In a tweet posted Tuesday, the mayor, Claudia Sheinbaum, said she did not have symptoms, felt “strong” and would continue to “coordinate all activities from a distance, with the same commitment as usual.”
Mexico’s dense capital — the center of its pandemic — has been grappling with a recent surge in hospitalizations, which had been declining even after much of the city reopened in July following a lockdown. It is among several Mexican cities awash in new cases, including Juárez, where local officials recently declared a state of emergency and forced businesses to suspend operations to contain the outbreak.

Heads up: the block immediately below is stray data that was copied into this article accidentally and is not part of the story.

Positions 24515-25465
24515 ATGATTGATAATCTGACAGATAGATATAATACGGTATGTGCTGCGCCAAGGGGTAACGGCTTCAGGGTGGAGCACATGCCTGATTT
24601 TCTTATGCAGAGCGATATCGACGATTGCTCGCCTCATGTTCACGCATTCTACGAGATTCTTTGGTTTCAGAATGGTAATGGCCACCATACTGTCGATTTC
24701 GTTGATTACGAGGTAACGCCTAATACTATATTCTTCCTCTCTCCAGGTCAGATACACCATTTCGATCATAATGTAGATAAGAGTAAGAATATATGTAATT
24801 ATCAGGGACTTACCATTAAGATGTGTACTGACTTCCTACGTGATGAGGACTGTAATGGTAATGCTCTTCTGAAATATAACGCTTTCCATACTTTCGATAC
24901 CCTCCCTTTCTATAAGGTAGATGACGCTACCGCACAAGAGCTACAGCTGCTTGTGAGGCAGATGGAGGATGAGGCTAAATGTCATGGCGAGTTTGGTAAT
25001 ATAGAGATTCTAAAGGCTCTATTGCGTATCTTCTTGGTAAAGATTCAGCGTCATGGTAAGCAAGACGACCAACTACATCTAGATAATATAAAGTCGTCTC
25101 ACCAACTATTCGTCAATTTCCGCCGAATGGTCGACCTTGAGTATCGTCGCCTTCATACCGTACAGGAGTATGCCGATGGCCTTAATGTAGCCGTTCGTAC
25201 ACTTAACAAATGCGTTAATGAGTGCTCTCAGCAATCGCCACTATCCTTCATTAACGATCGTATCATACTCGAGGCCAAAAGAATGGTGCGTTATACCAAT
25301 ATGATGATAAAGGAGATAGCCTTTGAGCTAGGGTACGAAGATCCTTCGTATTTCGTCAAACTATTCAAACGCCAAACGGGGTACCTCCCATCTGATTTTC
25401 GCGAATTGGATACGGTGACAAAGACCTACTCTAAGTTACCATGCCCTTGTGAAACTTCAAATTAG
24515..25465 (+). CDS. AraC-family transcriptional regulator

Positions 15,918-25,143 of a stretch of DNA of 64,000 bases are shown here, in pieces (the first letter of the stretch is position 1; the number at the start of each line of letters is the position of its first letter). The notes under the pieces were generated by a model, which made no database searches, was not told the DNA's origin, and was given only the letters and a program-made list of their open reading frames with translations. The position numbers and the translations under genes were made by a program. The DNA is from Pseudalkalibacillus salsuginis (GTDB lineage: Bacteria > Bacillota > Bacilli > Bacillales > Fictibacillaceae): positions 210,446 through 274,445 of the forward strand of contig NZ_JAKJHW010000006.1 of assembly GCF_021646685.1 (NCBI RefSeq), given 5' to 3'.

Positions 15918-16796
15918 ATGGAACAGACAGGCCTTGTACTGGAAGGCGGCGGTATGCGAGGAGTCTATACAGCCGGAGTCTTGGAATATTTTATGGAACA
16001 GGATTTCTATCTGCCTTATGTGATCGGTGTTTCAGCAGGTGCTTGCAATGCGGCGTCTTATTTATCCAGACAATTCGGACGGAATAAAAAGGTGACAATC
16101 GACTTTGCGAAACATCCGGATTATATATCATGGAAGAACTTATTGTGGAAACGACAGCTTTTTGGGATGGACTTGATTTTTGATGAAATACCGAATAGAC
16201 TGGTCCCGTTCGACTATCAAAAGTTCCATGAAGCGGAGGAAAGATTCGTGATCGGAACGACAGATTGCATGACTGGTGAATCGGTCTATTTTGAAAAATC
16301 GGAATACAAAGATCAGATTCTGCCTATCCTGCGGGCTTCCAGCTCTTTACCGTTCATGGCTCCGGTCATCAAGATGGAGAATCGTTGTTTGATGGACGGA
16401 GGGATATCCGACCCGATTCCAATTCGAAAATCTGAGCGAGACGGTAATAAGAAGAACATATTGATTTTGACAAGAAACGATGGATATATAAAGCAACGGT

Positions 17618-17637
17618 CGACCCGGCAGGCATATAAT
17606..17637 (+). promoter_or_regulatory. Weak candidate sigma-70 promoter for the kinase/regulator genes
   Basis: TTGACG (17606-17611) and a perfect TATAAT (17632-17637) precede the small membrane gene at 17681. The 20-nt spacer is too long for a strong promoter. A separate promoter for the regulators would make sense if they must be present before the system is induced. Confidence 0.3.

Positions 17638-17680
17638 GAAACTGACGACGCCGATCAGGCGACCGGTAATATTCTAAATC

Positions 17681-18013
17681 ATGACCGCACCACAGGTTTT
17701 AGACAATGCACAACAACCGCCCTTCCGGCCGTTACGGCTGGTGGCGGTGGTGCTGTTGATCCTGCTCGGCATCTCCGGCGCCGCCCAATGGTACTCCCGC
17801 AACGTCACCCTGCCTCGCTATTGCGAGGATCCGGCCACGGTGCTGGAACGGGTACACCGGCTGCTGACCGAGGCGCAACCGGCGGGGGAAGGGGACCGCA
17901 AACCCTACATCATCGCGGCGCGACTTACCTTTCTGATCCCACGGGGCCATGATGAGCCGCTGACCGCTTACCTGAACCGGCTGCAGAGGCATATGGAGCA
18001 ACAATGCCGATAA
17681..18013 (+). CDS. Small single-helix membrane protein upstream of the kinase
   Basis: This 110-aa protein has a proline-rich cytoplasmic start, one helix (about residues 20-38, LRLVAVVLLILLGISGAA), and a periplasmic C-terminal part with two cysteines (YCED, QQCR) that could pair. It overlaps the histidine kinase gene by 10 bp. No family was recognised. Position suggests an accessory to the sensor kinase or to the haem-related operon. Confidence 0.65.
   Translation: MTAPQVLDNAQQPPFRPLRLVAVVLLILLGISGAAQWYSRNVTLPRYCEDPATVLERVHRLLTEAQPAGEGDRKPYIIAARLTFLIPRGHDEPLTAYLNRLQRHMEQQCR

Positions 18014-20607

There have been close to 900,000 confirmed cases in Mexico and more than 89,000 deaths, figures that the government has said underestimate the true toll of the virus in a country where testing remains relatively scarce.
Ms. Sheinbaum is closely allied with the president, Andrés Manuel López Obrador, who has downplayed the virus, questioned mask-wearing and kept testing low. But the mayor, a scientist by training, has diverged from the federal government, pushing more widespread testing and contact tracing and requiring face coverings on public transportation.
Earlier this year, when a member of her staff tested positive for the virus, Ms. Sheinbaum grew so concerned about whether she might have contracted it that she bought an oximeter and began testing herself multiple times per day.
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